Last weekend, I got the Room Equalizer Wizard (REW) fully working under the latest Parallels beta. With the latest beta I was able to calibrate my soundcard and output test signals without pops and clicks causing impulse errors and data corruption.
At the click of my mouse, REW shows me exactly what my Hsu VTF-2 subwoofer's output looks like. After hours of tweaking I decided on a 3 o'clock low pass crossover (between 80 and 85 Hz) and a level a large hump from 20–38 Hz and a relatively flat response from 40–100 Hz (see chart, this measurement is with both the sub and main speakers active). I figured action movies would benefit from the deep bass boost and music would benefit from the flatter response in the mid-bass (I'm pretty sure the indie-rock I like doesn't have much information below 40 Hz, electronica, though…). At the end I adjusted the sub to get 63 Hz (a bass kick drum's fundamental frequency) as close to the reference line as possible.
Arriving at this optimized setting was not easy, I had to set every knob on the sub wrong before I knew I was right. REW showed me that at any other crossover setting I had a sharp null at around 50 Hz. If I switched phase to 0 degrees on the Hsu VTF-2 subwoofer I could see a definite dip at 80 Hz (telling me the 180 degrees was the best setting, my mains are wired in reverse polarity because my Rogue Audio 99 pre-amp inverts absolute phase). I first thought the level increase in the deep bass was bad so I moved my sub out of the corner closer to me along the left side wall. Interestingly, moving the sub had no effect on the lowest octave but I lost significant volume in the mid bass. So the sub is back in the corner, I even moved it as close to the wall as I could to further improve the mid-bass response.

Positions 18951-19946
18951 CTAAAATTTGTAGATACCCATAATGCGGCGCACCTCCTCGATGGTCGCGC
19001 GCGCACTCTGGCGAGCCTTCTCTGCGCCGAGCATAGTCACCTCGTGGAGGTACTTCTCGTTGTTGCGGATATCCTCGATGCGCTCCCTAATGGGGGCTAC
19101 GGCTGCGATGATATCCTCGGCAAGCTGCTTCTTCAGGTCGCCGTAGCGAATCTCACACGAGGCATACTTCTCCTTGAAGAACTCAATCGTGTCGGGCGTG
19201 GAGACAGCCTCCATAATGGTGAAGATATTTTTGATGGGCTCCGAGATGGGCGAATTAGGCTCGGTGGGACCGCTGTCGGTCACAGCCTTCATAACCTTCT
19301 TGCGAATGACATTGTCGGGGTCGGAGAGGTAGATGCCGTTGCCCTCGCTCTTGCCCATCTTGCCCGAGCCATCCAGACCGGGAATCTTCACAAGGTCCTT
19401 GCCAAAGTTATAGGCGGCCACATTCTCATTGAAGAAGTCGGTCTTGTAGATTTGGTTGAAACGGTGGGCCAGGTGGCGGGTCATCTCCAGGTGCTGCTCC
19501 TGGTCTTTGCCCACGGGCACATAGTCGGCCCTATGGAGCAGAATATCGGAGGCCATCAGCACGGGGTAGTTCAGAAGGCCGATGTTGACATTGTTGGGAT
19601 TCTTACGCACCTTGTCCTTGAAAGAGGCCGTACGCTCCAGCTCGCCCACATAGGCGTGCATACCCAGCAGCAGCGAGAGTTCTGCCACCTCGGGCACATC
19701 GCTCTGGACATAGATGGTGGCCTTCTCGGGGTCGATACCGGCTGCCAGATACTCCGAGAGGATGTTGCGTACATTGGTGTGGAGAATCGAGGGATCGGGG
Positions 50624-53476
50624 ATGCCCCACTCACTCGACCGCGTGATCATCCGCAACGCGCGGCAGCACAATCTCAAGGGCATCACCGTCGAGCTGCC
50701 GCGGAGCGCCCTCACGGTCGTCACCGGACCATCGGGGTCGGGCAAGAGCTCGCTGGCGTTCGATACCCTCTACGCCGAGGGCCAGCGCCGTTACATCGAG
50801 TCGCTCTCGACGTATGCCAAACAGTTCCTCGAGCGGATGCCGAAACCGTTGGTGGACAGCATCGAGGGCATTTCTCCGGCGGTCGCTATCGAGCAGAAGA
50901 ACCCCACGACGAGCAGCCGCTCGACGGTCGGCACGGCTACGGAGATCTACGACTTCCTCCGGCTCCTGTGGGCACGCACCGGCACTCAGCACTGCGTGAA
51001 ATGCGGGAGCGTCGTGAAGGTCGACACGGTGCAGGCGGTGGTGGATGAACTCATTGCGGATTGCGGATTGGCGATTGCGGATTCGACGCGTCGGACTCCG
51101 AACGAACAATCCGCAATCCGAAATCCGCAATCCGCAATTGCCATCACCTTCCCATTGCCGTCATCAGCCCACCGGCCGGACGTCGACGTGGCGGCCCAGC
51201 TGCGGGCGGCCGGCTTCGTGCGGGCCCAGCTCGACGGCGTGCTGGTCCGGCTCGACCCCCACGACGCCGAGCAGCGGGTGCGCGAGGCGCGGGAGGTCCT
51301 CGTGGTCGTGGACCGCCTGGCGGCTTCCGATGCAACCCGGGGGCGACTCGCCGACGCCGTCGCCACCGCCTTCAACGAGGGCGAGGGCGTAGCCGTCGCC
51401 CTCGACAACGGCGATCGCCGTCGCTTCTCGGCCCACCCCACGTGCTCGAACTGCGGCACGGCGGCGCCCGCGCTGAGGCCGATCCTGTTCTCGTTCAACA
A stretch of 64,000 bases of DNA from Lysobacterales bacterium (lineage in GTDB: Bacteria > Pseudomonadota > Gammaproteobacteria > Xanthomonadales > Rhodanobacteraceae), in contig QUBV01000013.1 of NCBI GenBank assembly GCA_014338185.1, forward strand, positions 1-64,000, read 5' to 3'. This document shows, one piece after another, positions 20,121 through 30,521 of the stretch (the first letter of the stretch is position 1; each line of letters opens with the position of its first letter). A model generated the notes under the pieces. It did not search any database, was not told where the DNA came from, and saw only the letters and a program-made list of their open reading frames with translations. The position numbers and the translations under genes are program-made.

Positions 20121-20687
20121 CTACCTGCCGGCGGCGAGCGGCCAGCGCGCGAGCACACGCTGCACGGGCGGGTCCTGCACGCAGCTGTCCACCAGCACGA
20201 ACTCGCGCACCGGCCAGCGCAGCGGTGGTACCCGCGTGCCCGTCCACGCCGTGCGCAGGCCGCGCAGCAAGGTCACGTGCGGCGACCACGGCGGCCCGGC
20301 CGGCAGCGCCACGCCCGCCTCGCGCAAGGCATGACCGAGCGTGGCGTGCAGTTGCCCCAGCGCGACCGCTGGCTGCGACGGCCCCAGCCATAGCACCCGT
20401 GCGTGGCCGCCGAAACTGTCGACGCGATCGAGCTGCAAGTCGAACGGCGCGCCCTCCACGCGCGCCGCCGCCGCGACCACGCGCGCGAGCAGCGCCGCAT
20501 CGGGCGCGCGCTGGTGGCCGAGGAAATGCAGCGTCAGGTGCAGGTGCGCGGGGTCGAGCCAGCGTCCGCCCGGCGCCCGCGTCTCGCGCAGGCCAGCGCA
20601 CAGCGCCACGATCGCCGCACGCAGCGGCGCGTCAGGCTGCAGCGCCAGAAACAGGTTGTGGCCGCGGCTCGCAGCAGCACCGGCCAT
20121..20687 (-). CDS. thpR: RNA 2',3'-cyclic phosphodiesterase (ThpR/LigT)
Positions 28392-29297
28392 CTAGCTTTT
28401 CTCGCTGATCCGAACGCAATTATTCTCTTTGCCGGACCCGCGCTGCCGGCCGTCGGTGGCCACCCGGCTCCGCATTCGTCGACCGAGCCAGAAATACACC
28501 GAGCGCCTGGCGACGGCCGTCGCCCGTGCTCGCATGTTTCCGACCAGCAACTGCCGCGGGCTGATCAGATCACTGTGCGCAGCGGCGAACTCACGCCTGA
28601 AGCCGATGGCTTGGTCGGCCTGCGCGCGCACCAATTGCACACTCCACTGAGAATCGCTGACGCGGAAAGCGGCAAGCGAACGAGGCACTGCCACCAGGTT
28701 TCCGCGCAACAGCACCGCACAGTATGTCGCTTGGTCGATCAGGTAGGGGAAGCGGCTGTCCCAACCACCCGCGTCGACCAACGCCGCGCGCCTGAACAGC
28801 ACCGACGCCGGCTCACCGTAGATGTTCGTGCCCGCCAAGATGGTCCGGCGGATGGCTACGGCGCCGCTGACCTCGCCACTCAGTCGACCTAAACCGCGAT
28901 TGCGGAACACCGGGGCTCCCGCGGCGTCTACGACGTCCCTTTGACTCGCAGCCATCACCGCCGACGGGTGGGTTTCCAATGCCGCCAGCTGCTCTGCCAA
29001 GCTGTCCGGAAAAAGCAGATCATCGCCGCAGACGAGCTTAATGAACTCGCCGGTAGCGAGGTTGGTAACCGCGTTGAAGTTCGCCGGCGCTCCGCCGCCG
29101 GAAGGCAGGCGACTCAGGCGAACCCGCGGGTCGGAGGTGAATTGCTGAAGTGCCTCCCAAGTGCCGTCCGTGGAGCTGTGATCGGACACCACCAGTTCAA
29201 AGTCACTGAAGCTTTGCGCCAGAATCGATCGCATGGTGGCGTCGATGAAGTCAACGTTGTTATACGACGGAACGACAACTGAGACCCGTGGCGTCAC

Movie viewing is much more exciting now. We watched Finding Nemo on Sunday after an early dinner (my bad idea, it kept up our daughter way past her bedtime, I just wanted to hear some Pixar bass). Where bass had been constricted before by my improper settings, it was now full and authoritative. The mine explosions at the end of the submarine chase had a satisfying ka-boom that made my daughter jump (and me grin with a tweaker's satisfaction).
In music acoustic and electric bass lines are no longer recessed and ill-defined. Depending on the recording I can hear the full note defined by the bassist's fingers hammering and plucking. The bass player has earned a place in the soundstage. Bass kick drums are tighter while remaining full and balanced. It's easier to visualize the mallet striking the drum's skin and the damping. pillow inside hopping.
So, integrating your subwoofer into the rest of your system is not as easy as playing some pink noise and watching your SPL meter's needle fluctuating wildly above and below your reference level. The flaw with the wide band pink noise method is the averaging. If I took the average level of my subwoofer, the bandwidth I care about (40–100 Hz) would still be set too low, and I would still be plagued with lean bass.
It really takes the power of REW and its limited sine sweeps to show you what is really happening. If you have a PC you can drag into your listening room cabled to your system and an affordable SPL meter, then there's no reason you can't have optimized, deep, balanced and natural bass from your subwoofer (unless your sub sucks, then you should buy a Hsu).